Fremantle definitely has a parking problem, and whatever the stats say, one thing in the parking debate is certain - Perth motorists perceive there to be a lack of parking in Fremantle, and that makes them reluctant to visit.
Unfortunately, many of the ‘quick fix’ solutions that I’ve heard put forward to date have been based more on false promises than good research and common sense. The reality is, given our current urban form and our expectations, achieving an outcome that is beneficial to everyone – residents, businesses, landowners and visitors – can only be accomplished by a multifarious and creative approach.
Here are some of the 'solutions' I've heard mooted, and why I can't accept any of them as the silver bullet for Freo's parking issues:
1. Introduce free parking and remove time restrictions: This will see demand skyrocket, but does nothing to address the issue of supply. To me, this represents the quickest way to exacerbate the problem.
2. Increase supply. Sounds good - but where exactly will all these new car parks be built? Anecdotal evidence suggests that most people don't like walking too far from their car to their destinations. So how do we get more bays in the city centre? Knock down a bunch of buildings, sacrifice a square or a park or some open space - and watch Fremantle begin to look like a stretch of Albany Highway, or the car park of Carousel Shopping Centre. Sure, there are no doubt a couple of sites within the city limits that could be utilised without compromising the very essence of Freo that makes it appealing to visitors, but would these be big enough to satisfy demand? And when we get more motorists in the city centre heading towards these ultra-convenient lots, how are our charming little streets going to handle the increased traffic?
This is a problem that demands innovation and patience. It's also one that many cities have faced and continue to face, and it only makes sense to look to the rest of the country and the world to see how we can benefit from what they've learnt.
Here are some of the tactics which, in addition to sensibly managing supply, the evidence tells us can make a difference:
Making better use of existing parking
Ensure that all our existing parking bays are well-used - and if not, find out why and fix it.
For instance, my dad is adamant that Fremantle is impossible to park in, while my mum maintains that she never has trouble finding a space. Why? In a nutshell, it's because my dad's not that familiar with the area and Fremantle's charming, winding layout can make it difficult for a newcomer to navigate. Thankfully, there are some obvious ways Council could and should be helping people like my dad. Here are a few:
· Providing better, innovate signage solutions to assist visiting motorists with locating car parks and navigating the city.
· Stepping up the use of parking maps included with event promotions in media adverts, the web, etc.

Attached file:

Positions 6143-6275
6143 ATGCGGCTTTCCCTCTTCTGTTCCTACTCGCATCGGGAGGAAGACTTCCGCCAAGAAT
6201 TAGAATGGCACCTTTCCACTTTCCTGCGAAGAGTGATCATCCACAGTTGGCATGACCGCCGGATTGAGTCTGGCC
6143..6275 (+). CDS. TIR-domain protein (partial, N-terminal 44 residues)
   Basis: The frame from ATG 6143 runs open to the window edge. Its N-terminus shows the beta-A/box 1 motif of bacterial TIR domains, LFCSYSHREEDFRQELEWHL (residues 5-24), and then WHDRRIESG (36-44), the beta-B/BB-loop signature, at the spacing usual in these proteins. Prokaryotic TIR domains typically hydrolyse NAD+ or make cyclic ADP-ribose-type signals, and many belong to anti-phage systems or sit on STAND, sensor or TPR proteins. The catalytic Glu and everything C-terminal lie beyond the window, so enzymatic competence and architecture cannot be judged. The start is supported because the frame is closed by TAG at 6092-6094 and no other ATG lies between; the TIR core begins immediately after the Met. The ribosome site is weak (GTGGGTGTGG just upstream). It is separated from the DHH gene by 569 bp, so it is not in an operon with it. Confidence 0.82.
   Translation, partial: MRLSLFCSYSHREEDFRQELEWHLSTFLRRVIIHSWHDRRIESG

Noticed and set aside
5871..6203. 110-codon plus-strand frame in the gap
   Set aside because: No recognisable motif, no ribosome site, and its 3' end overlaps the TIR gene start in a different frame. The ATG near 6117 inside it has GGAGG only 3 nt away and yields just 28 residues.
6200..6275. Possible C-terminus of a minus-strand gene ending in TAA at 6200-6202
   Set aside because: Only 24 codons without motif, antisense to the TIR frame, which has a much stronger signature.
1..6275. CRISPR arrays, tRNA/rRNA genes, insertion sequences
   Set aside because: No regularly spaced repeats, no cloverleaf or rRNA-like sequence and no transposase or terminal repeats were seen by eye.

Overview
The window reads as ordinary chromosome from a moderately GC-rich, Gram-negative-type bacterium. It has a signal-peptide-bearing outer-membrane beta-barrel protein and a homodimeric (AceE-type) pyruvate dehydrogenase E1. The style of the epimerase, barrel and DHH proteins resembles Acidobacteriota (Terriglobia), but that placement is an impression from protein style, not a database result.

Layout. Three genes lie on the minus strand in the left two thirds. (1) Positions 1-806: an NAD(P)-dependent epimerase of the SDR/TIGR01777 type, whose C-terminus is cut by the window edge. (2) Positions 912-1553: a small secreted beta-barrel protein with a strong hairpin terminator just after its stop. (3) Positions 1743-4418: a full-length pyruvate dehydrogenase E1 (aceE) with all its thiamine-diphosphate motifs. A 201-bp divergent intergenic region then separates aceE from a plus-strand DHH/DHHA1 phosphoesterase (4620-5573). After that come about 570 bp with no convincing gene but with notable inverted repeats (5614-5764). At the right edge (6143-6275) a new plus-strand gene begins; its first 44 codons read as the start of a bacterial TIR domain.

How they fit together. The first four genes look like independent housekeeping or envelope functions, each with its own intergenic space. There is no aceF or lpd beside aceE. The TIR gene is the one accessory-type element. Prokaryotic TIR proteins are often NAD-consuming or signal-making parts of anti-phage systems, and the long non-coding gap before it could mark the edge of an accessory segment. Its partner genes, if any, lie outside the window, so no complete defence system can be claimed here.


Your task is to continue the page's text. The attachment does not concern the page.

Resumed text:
· Using electronic signage that gets updated at some of the main entrances to the city - '104 bays currently available in Queensgate, 255 in E-Shed' - that kind of thing.
Another reason our current bays are under-utilised is because many lots are located in out-of-the-way, run down areas that make you wonder whether you're going to return to find your car relieved of its sound system. The Point Street car park, which as a resident is where Council would have me park on weekends, is in one of these areas. Luckily our car has a tape deck that could only appeal to an antique dealer, but I'm still not happy with my wife having to walk home alone after parking the car there at night.
Fix some of the more obvious dereliction outside of the city's immediate centre and deal with anti-social behaviour, and motorists will be willing to walk just a little bit further for their park.
Expand public transport options
There is a way that visitors can be delivered to the doorstep of the city centre without the need for the West End to be razed for parking - the train. However, one of the problems with improving public transport is in the gap between knowing and doing. Whilst most of us know that better public transport can only be a positive thing, the ‘doing’ lies primarily in the hands of state government.
However, our local government should be lobbying the state government for change and support in this area. As my dad said, “surely the state government knows how important Fremantle is”. Here are a couple of things that I’ll be pushing for:
· Free or significantly reduced costs of catching the train into Fremantle on weekends or for special events.
· The Perth CBD allows people to have free bus trips within a certain radius. Why not in Fremantle? All buses (not just CAT buses) travelling to and from Fremantle train station within a certain radius should be free.
· Frequency, frequency, frequency! I appreciate that the above initiatives could take some time to come to fruition, but achieving frequent services and more carriages on trains is a non-negotiable for me. And it means less waiting time for buses, which I don’t think is an experience many of us enjoy.
With regards to achieving improved transport options for our community, I firmly believe that ‘persistence is to the character of man as carbon is to steel’.
Expand cycling options
With parents who are enthusiastic cyclists, I appreciate that there is still untapped potential in the cycling options that Freo currently offers. However, I’d like to take the time to listen to some of the bicycle shops in the city and talk with other cyclists – the casual and the serious – before going any further on this one.
Well, if you’ve gotten this far I applaud you. My wife flatly refused to proof this post when she read the title (“I trust you” – not something she often says when offered an opportunity to fix people’s grammar). If elected, I look forward to being able to make Fremantle more accessible to both visitors and our own community.